Your project managers (PMs) face daily challenges to their success that they are unprepared for. Becoming a PM can feel like moving to a foreign country – everything feels strange and everyone is speaking a different language. 

PMs today have more demands on their time with less resources, and more to learn. Changes to technology require constant updating of skills and many more ways to communicate. 

For these reasons, it is imperative to do everything possible to ensure your PMs are given the tools, support and skills to deliver successful and profitable projects. But significant changes in their mindset and behavior are not going to come from a two-day bootcamp or in-house training.

With the recent growth we are experiencing in the AEC industry, it can be harder to find skilled PMs, evaluate PM performance, and hold them accountable to deliver profitable projects.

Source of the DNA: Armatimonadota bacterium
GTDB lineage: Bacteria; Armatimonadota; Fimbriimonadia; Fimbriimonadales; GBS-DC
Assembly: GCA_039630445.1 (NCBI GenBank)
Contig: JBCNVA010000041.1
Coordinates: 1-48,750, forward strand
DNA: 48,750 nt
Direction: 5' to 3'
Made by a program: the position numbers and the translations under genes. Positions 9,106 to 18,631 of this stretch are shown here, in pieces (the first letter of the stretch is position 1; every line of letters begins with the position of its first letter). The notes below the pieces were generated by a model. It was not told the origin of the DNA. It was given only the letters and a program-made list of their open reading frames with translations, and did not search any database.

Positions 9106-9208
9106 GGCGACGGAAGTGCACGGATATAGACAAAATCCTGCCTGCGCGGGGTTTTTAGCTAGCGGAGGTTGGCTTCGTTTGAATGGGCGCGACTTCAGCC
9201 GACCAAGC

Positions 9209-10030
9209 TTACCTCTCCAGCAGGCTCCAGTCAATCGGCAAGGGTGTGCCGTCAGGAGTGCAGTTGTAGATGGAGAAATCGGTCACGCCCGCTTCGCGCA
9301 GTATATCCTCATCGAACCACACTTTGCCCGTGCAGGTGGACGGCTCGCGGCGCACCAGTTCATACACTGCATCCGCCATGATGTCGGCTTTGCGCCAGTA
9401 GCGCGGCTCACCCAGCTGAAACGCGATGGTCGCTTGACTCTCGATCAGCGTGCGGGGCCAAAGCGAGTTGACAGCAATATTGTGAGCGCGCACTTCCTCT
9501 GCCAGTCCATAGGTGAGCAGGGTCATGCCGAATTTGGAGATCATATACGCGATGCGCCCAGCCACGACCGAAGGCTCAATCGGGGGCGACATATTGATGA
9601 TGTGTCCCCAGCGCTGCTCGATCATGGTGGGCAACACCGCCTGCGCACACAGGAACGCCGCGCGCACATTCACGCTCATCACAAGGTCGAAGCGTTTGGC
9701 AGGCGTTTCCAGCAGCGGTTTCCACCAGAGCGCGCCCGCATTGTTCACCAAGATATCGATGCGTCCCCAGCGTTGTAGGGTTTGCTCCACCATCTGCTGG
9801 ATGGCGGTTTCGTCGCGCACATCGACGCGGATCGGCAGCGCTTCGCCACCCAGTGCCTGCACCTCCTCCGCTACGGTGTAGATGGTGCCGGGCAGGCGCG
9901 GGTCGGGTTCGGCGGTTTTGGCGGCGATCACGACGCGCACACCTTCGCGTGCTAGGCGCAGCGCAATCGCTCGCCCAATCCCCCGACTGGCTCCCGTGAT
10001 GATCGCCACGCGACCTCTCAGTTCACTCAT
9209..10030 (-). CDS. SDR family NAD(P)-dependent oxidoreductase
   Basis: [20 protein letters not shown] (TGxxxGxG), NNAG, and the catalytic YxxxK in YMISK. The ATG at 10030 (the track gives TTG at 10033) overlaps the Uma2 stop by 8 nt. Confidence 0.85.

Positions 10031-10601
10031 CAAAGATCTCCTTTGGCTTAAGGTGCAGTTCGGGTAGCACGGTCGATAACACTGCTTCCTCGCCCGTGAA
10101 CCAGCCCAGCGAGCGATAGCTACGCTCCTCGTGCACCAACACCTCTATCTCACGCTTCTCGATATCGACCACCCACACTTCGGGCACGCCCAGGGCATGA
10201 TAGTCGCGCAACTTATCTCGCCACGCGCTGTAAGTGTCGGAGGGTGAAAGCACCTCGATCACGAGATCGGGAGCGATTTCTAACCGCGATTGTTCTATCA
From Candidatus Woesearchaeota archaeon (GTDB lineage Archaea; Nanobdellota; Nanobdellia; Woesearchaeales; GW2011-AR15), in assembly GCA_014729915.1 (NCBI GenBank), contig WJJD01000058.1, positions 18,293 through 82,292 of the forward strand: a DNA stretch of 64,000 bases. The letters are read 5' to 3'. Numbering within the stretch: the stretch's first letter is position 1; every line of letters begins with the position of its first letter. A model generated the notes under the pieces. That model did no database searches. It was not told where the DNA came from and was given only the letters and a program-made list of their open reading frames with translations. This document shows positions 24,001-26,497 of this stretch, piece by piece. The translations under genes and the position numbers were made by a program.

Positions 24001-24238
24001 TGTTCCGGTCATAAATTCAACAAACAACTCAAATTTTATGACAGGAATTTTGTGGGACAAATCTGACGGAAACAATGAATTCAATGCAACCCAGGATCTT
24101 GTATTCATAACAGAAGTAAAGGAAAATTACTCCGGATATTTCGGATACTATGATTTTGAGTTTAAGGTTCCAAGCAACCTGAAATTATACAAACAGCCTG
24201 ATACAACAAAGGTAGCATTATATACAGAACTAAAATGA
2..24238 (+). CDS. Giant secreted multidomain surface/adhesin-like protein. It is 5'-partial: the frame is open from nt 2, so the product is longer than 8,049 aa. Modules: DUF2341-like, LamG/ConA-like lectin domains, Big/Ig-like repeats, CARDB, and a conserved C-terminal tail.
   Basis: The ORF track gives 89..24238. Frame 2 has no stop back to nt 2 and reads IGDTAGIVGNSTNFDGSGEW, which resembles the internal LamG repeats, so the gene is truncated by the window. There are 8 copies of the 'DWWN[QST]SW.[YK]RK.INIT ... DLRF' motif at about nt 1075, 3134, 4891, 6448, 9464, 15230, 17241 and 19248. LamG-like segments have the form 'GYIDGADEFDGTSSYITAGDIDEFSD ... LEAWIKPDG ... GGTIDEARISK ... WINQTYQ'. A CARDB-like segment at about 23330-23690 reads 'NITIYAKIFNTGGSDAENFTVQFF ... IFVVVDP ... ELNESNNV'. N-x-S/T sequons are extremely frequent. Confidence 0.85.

The key is to agree on what makes a successful PM. Surprisingly, profitability is rarely on the top 3 list for most firms, but ultimately, it is essential for true success. A lack of accountability will lower the bar for PM performance and reduce rather than increase performance.

With project profitability so low on the list, it is easy to see why many firms will do anything to keep clients happy, despite continuous budget overruns and write-offs.

There are some steps you can take to increase the likelihood of project management success as defined by happy clients and employees, and profitable projects. The following are 5 steps you can take to improve PM skills, reduce frustration, and stop many of the bad habits that have been handed down through multiple generations of PM mentors: